“The Pemberley Ball” originally appeared in the 2011 edition entitled, The Road to Pemberley: An Anthology of New Pride and Prejudice Stories, published by Ulysses Press. The anthology, edited by Marsha Altman, also includes “But He Turned Out Very Wild” by Sarah Hoyt, “A Long, Strange Trip” by Ellen Gellerman, “An Ink-Stained Year” by Valerie Jackson, “The Potential of Kitty Bennet” by Jessica Keller, “A Good Vintage Whine” by Tess Quinn, “Georgiana’s Voice” by J. H. Thompson, “Secrets in the Shade” by Bill Friesema, “A View from the Valet” by Nacie Mackey, “Beneath the Greenwood Trees” by Marilou Martineau, “Father of the Bride” by Lewis Whelchel, and “Pride and Prejudice Abridged” by Marsha Altman. In the tales, Darcy and Elizabeth and a cast of familiar and unfamiliar faces navigate a host of social quandaries, old personal dilemmas and new exciting adventures.
That being said, you should know that I wrote several versions of this story, and I have made many changes from the one printed in the anthology. For one thing, I am so much wiser about the Regency period than I was in 2011. In other words, the historical elements are more accurate. Secondly, I have added passages and description that I could not include in the original because of the limited word count permitted for each story in the anthology. Finally, I decided to include three versions of the story’s climax in this story. Therefore, when the reader reaches Part 5 of the story, he/she will find three passages, the first shows the constantly in command Mr. Darcy, while the second proves Mr. Darcy the consummate Alpha Male, and the third gives our favorite hero the opportunity to proclaim his frustrations with Elizabeth, as well as with Mr. Wickham. The reader may choose to read alternate passage #1, #2 or #3 or all of them.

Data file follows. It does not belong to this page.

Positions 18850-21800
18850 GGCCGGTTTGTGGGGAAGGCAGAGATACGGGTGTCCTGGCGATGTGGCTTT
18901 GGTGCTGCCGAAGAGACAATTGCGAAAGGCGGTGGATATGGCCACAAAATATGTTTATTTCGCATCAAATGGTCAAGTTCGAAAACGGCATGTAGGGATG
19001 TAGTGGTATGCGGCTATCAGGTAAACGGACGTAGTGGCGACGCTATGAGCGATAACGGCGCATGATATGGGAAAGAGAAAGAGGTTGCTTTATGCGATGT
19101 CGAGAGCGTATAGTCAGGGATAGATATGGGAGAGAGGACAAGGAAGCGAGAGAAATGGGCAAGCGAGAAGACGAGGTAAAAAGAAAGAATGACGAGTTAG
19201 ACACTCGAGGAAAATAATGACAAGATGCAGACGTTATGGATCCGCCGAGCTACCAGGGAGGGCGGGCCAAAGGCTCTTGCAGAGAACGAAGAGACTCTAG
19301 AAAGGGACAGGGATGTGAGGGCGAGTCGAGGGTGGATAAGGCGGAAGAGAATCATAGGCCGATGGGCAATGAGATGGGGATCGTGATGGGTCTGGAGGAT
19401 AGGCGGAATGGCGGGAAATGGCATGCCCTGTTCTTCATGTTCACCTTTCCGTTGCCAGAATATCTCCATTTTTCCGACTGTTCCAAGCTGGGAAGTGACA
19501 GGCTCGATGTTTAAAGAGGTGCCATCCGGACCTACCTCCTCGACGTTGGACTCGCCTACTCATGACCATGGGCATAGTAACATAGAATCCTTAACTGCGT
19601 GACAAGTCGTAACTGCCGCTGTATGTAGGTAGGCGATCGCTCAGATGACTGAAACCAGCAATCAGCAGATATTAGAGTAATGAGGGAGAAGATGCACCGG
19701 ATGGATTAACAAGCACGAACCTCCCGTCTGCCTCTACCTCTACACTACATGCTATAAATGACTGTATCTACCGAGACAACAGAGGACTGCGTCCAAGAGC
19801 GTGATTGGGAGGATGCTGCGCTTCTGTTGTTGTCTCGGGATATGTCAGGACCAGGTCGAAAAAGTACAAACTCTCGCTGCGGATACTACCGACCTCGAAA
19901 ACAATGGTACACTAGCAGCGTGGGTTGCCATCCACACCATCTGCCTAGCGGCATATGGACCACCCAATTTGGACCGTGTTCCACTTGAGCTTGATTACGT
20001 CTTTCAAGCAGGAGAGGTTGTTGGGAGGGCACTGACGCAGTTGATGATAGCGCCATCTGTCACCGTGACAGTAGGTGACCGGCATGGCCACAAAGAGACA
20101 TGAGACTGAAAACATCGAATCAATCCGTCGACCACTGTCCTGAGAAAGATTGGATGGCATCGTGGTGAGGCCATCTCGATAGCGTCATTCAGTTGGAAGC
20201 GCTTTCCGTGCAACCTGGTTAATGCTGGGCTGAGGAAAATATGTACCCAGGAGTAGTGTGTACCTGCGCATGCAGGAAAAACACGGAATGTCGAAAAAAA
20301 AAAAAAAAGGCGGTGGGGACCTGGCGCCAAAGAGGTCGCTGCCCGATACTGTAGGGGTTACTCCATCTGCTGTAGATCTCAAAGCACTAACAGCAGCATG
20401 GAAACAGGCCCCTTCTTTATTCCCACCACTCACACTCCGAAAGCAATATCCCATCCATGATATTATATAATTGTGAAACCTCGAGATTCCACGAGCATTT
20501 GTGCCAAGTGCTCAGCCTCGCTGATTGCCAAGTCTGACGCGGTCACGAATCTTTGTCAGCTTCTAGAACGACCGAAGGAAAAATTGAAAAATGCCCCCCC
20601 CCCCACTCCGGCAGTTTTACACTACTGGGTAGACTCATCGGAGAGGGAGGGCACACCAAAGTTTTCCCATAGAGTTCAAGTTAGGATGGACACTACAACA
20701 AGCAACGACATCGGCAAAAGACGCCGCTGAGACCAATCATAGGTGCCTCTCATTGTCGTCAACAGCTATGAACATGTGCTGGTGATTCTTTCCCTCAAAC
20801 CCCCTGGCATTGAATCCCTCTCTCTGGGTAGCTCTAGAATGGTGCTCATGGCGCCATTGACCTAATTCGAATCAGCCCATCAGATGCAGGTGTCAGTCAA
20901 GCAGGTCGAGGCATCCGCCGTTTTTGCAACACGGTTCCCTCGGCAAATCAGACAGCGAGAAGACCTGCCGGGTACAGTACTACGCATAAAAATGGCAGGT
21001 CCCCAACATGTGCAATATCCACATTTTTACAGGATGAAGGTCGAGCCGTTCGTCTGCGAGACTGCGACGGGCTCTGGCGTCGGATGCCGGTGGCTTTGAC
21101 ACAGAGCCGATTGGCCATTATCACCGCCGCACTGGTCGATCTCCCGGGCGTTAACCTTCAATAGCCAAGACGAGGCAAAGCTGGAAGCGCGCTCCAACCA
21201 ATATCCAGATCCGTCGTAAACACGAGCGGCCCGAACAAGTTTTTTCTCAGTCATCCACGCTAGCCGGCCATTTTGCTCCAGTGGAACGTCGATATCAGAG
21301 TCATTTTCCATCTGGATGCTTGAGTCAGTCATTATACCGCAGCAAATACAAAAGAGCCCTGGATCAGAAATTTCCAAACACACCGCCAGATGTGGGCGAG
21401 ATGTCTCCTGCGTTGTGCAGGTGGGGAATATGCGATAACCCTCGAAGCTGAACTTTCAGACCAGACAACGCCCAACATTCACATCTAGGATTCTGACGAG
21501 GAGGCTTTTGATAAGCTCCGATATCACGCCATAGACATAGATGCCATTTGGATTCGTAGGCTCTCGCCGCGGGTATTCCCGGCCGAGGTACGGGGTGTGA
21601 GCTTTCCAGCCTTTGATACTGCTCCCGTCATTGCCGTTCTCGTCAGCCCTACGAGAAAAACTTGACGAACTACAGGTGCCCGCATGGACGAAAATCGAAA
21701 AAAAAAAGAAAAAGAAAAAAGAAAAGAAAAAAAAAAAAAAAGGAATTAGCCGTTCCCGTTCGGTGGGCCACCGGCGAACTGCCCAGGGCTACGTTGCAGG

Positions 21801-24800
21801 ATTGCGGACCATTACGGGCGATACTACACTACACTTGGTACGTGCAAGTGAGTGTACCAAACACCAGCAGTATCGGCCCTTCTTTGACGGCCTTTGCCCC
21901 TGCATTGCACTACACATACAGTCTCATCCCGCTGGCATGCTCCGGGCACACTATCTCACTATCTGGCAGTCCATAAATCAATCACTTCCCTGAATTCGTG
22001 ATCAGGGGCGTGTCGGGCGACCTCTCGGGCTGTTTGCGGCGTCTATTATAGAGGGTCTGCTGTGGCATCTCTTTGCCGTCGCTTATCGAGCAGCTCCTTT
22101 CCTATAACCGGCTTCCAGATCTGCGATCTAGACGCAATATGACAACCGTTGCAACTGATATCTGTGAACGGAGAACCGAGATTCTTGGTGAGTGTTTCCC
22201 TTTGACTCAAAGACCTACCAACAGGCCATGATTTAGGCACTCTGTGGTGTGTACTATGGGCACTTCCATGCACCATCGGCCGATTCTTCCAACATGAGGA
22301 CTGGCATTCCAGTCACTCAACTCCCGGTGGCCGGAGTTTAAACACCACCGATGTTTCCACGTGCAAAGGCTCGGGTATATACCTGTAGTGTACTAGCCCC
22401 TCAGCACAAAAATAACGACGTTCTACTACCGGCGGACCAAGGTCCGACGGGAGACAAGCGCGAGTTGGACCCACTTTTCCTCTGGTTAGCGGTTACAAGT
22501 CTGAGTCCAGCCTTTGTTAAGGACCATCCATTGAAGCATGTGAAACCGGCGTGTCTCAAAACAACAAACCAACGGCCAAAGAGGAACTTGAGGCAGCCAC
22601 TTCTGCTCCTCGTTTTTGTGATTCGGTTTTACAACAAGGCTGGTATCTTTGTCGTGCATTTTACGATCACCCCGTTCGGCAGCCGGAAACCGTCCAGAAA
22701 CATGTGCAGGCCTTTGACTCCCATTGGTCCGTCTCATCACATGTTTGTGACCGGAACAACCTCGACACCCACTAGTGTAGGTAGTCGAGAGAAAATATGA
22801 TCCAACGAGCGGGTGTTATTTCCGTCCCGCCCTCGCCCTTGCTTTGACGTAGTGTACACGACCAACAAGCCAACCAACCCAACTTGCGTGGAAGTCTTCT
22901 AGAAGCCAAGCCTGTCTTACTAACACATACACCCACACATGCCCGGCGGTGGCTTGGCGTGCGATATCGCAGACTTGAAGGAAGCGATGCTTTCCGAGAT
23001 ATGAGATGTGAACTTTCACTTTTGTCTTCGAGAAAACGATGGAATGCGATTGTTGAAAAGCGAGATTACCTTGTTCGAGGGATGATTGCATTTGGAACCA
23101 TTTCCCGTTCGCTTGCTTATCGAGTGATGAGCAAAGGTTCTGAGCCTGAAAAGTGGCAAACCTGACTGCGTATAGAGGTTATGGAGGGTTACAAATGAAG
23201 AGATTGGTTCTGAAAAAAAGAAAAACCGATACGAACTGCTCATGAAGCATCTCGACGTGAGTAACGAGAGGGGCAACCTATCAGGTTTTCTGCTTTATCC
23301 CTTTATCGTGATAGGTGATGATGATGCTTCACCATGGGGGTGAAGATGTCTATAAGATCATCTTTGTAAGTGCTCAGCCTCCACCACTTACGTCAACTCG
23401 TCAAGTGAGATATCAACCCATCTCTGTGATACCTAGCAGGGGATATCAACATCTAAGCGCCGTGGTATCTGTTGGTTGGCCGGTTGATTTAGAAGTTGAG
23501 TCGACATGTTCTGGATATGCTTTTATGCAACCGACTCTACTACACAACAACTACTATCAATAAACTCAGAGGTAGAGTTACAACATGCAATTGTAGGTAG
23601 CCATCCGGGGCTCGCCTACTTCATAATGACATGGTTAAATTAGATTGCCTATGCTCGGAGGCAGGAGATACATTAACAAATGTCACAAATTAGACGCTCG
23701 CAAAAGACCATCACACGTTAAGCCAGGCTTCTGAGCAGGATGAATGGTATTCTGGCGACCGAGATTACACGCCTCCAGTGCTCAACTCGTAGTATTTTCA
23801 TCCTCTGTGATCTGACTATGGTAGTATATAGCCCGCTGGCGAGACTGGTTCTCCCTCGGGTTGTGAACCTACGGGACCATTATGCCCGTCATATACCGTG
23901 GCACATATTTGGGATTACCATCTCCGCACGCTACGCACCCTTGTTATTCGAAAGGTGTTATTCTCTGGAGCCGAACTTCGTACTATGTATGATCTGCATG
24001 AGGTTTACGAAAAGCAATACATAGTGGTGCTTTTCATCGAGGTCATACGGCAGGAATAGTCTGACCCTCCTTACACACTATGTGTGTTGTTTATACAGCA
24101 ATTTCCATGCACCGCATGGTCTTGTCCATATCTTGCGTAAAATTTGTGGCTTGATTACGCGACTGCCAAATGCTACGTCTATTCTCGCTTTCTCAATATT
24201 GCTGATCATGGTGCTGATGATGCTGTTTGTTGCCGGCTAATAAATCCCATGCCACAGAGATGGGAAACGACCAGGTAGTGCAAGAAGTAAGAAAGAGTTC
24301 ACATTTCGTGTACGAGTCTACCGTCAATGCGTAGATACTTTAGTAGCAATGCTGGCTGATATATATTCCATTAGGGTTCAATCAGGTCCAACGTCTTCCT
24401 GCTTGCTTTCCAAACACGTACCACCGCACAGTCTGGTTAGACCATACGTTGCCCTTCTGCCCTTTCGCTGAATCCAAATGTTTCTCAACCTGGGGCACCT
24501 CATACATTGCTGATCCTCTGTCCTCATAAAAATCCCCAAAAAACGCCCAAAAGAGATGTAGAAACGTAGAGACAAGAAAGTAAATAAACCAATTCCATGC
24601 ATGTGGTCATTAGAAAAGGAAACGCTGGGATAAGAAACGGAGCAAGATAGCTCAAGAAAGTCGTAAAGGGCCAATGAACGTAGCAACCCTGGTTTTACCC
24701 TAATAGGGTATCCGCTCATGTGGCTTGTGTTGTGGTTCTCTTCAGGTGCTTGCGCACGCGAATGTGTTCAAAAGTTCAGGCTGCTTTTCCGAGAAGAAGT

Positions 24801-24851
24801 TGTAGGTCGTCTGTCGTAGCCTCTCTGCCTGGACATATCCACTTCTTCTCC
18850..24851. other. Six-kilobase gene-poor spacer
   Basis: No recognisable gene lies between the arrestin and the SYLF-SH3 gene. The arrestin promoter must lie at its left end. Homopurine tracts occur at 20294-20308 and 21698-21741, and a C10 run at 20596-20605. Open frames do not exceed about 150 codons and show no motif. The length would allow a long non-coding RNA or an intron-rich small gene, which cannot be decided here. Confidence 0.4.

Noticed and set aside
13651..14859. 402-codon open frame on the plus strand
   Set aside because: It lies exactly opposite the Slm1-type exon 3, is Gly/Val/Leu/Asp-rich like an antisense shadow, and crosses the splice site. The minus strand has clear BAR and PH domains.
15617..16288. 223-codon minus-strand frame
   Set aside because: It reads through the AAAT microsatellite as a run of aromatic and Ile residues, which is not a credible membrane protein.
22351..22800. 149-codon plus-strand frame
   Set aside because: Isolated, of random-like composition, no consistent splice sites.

Elizabeth Bennet’s acceptance of his hand in marriage presented FITZWILLIAM DARCY a hope of the world being different. Elizabeth brought warmth and naturalness and a bit of defiance; but there was vulnerability also. With characteristic daring, she had boldly withstood Caroline Bingley’s barbs, while displaying undying devotion to her sister Jane. More unpredictably, she had verbally fenced with the paragon of crudeness, his aunt, Lady Catherine, and had walked away relatively unscathed. One could find his betrothed self-mockingly entertaining her sisters and friends, and despite Darcy’s best efforts, the woman made him laugh. She brought lightness to his spirit after so many years of grief.
Unfortunately for ELIZABETH BENNET, what had been a glorious beginning has turned to concern for their future. She recognizes her burgeoning fears as unreasonable; yet, she can not displace them. She refuses to speculate on what Mr. Darcy would say when he learns she is not the brilliant choice he proclaims her to be. Moreover, she does not think she could submit to the gentleman’s staid lifestyle. Not even for love can Elizabeth accept capitulation.